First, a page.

One way that municipalities can promote music education is through a phenomenal program that has been popping up in cities across Canada – music instrument lending libraries. Public library branches in Barrie, Kitchener, Vancouver, Calgary, Toronto and other cities now allow Canadians of any age to experiment with and learn new instruments free of charge.

We look forward to sharing more news in the near future on our work to promote and strengthen music education. Next in our series of blogs about how our advocacy supports artists at every stage of their career, we’ll dive deeper into Music Cities and how musicians can benefit from vibrant, actively promoted local music economies.

Comments
view

Music Canada proud to return as sponsor of Album of the Year category at the 2018 JUNO Awards

Earlier today the nominees for the 2018 JUNO Awards were revealed at a press conference at Toronto’s Great Hall. Music Canada is proud to return as sponsor of the Album of the Year category for the 47th annual JUNO Awards. The 2018 Album of the Year nominees are:

  • Everything Now – Arcade Fire (Sony)
  • Revival – Johnny Reid (Halo*Universal)
  • Nobody But Me – Michael Bublé (Warner)
  • Safe Haven – Ruth B (Sony)
  • Now – Shania Twain (Mercury*Universal)

“Congratulations to everyone involved in the making of these fantastic albums. We at Music Canada are incredibly proud to help recognize Canadian artists, their record label teams, and other individuals who have helped them reach the pinnacle of celebration and achievement in Canadian music,” says Graham Henderson, President and CEO of Music Canada.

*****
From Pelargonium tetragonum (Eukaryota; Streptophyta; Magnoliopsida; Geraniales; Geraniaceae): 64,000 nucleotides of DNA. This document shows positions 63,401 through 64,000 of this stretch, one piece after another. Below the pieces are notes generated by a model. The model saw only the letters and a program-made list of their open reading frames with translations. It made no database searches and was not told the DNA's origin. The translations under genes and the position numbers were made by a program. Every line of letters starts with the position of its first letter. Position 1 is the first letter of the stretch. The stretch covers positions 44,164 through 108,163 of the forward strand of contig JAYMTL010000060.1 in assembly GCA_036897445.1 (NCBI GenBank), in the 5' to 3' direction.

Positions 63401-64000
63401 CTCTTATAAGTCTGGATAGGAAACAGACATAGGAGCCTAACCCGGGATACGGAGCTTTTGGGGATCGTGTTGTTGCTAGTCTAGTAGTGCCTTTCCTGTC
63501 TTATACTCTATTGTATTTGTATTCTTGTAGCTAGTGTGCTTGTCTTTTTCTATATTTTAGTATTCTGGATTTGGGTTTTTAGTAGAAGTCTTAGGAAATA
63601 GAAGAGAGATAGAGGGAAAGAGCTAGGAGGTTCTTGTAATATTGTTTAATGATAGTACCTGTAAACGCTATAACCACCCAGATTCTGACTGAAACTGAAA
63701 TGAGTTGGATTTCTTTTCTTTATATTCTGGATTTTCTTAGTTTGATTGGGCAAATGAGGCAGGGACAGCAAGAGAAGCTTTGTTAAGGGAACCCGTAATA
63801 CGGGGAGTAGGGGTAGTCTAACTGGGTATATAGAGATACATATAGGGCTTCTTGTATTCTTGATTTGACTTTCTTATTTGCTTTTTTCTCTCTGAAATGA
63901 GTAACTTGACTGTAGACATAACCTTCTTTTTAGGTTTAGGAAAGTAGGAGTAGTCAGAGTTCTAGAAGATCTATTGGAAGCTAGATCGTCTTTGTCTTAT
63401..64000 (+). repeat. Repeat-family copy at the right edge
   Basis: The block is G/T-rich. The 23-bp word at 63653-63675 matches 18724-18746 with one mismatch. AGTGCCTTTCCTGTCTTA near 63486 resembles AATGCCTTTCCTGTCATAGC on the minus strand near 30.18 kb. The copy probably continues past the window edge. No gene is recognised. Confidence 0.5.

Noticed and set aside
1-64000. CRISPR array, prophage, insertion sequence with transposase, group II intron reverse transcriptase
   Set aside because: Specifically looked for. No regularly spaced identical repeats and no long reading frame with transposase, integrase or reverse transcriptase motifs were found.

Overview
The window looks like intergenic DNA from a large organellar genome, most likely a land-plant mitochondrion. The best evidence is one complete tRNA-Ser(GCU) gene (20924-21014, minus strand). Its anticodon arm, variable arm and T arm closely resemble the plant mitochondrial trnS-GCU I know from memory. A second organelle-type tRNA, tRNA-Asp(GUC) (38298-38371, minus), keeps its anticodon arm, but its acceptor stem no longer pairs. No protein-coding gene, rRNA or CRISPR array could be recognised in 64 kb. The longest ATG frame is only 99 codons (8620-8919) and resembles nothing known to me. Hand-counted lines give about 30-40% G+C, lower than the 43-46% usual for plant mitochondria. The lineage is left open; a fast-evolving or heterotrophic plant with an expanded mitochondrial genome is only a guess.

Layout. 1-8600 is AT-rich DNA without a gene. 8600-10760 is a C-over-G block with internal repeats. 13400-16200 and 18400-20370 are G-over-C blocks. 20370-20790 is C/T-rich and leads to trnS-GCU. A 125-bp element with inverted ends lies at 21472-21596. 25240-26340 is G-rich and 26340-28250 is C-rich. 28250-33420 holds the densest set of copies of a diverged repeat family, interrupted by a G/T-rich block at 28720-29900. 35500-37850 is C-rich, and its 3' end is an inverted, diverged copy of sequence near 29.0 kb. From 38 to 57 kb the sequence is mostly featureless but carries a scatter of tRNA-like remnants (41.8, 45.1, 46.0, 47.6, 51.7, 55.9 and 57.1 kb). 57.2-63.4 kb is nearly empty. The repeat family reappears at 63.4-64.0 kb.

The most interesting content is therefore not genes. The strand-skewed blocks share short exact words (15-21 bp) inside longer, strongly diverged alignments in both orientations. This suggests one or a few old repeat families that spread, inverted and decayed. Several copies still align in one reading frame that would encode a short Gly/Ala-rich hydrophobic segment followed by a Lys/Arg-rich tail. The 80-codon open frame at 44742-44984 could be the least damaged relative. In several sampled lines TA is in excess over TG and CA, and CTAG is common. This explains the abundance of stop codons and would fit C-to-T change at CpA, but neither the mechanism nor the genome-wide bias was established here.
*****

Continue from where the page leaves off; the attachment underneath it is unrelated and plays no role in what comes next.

“Whether celebrating success at the highest level through our support for institutions like the JUNO Awards and our Gold/Platinum program or fostering the next generation of artists through music education in Canadian schools, Music Canada’s advocacy supports artists at every stage of their career,” says Henderson. “Our Music Cities work aims to make cities more music and musician friendly, promoting sustainability and growth of music ecosystems at the municipal level. And through our federal copyright advocacy, we strive to ensure music creators are properly compensated whenever their work is commercialized by others.”

In addition to the Album of the Year, Music Canada will return as sponsor of the 2018 Welcome Reception for JUNOs weekend, happening Saturday, March 23 in Vancouver. The 47th annual JUNO Awards will be broadcast live on CBC beginning at 5pm PT and 8pm EST on Sunday, March 25. You can also watch the live steam on CBC Music’s Facebook page.

Ticket information for the 2018 JUNO Awards broadcast and other 2018 JUNO Awards events is available on the JUNOs website.

Comments
view

Webequie First Nation youth share their dreams and hopes in ‘Anishinaabe Dreams’ music video